Managing Fleet Tracking Systems During the Winter | US Fleet Tracking

Car Driving Through Snow

Taking Care of Your Fleet Tracking System in Cold Weather or Over the Winter

When you invest in GPS fleet tracking technology, you want to make sure it lasts so that you can truly get your money’s worth. While it’s relatively easy to prevent physical damage to your devices with proper installation and protective cases, there are certain hazards that are much more difficult to control. When it comes to electronics, exposure to extreme temperatures is one of the greatest of such hazards.

In this article, we’ll take a look at how winter temperatures can affect your GPS tracking system, as well as how you and your company can prevent weather-related issues before they can start.

GPS Device on Map

How Fleet Tracking System Technology Works

The actual specifications of fleet track technology vary between GPS companies, but systems typically include a GPS tracking device that stays in the truck as well as some manner of wireless receiving device to obtain the data. In a US Fleet Tracking system, the recipient device can be any internet-enabled device that can access our convenient, web-based tracking and GPS fleet management interface.

Depending upon the intent behind the installation or the policies of the company, such GPS trackers can be installed with the drivers’ knowledge or covertly (to monitor potential issues with drivers). Once installed, these systems provide GPS location updates at regular intervals. US Fleet Tracking’s AT-V4 4G LTE tracker, for example, provides a live tracking feed that can update in either 5- or 10-second increments.

Why Is Cold Weather So Harsh on the Equipment?

The main reason cold weather can be so tough on electronic equipment is that it can affect the internal components. While many of today’s ubiquitous technologies can be quite resilient in cold, other devices can be susceptible to significant issues in above-zero cold temperatures.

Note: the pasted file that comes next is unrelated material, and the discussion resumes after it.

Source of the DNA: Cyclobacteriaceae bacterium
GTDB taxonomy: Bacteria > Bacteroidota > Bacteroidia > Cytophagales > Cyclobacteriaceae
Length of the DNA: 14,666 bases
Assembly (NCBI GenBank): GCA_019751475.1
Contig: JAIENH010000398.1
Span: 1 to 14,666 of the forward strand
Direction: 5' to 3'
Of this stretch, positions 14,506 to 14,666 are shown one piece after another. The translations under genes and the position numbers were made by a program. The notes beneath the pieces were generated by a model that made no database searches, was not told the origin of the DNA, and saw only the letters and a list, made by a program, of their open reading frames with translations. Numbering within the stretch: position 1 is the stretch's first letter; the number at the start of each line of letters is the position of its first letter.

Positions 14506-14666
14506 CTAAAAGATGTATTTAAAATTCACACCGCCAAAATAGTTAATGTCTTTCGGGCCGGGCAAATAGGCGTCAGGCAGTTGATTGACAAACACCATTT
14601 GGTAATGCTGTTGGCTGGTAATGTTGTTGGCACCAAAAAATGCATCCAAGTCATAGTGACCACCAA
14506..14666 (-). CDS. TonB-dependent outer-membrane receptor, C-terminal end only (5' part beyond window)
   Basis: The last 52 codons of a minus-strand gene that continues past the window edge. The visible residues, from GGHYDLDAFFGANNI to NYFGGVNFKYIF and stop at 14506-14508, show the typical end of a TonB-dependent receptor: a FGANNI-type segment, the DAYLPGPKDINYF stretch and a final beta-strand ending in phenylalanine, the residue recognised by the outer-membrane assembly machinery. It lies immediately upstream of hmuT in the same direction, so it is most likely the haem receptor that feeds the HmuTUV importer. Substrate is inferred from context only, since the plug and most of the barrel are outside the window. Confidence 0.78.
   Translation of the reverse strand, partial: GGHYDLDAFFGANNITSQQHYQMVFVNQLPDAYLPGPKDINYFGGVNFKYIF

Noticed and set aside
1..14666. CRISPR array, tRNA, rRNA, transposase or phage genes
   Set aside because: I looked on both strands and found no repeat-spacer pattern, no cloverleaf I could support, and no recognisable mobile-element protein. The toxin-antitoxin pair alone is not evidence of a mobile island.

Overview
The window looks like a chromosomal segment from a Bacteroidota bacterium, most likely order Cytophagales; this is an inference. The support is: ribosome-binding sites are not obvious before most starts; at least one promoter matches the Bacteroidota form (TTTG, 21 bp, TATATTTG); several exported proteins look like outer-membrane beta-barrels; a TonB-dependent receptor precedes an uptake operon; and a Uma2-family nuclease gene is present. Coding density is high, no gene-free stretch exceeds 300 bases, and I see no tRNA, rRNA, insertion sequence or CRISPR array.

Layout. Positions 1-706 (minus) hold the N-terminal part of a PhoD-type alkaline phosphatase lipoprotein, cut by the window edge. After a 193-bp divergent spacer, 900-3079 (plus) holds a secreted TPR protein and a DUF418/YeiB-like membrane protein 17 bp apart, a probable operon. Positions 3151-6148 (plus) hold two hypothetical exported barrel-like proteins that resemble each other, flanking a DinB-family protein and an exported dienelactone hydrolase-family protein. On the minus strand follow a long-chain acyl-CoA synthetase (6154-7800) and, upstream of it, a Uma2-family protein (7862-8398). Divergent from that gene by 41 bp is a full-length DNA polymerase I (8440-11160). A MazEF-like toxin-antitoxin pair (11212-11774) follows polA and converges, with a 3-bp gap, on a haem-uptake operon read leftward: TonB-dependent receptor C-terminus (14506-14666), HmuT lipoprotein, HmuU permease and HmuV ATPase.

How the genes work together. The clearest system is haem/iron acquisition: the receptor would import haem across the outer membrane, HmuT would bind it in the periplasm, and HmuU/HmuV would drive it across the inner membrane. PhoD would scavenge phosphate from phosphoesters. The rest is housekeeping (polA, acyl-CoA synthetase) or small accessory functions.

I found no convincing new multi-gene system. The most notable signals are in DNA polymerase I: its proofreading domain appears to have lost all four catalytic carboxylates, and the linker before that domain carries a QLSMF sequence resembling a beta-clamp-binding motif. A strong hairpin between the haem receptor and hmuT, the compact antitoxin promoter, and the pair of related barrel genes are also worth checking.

Batteries in many devices struggle to function properly in extreme, cold temperatures; think about your car battery, for example. LCD screens can also fail in below-freezing temperatures, making reading information or navigating menus near impossible.

In devices that have a hard disk drive (in particular, one that uses fluid dynamic bearings to spin), single-digit Fahrenheit temperatures can cause the fluid to thicken and the drive to fail to boot. Usually, this problem resolves after the device is brought into a warmer environment, but repeated switching between extreme cold and warm areas can cause severe damage.

There is a risk of such damage whenever you bring GPS monitor equipment indoors after having been outside in a freezing truck for several hours. Have you ever noticed that when individuals who wear glasses step indoors after being out in the cold will suddenly find themselves dealing with fogged up lenses?

Yes, just like on a cold beverage, this is caused by the condensation of water in reaction to the cold temperature of the glasses lenses. While you may not notice it, this can happen to the interior workings of electronic equipment, too, introducing damaging moisture.

Car Driving Through Snow

How to Avoid System Problems in Low Temperatures

Now that you know how cold temperatures can affect electronics, let’s talk about how you can avoid disaster altogether. The following are just a few of the ways in which you can prevent both your GPS tracker and receiving devices from dropping too far in temperature:

  • Install devices in a location in the truck that will not be easily affected by changes in temperature (e.g., somewhere in the cabin).
  • Keep truck cabin temperatures above freezing by running the heat appropriately.
  • Consider using an electric heating pad or blanket to keep equipment warm in severe temperatures or when the truck is not in use.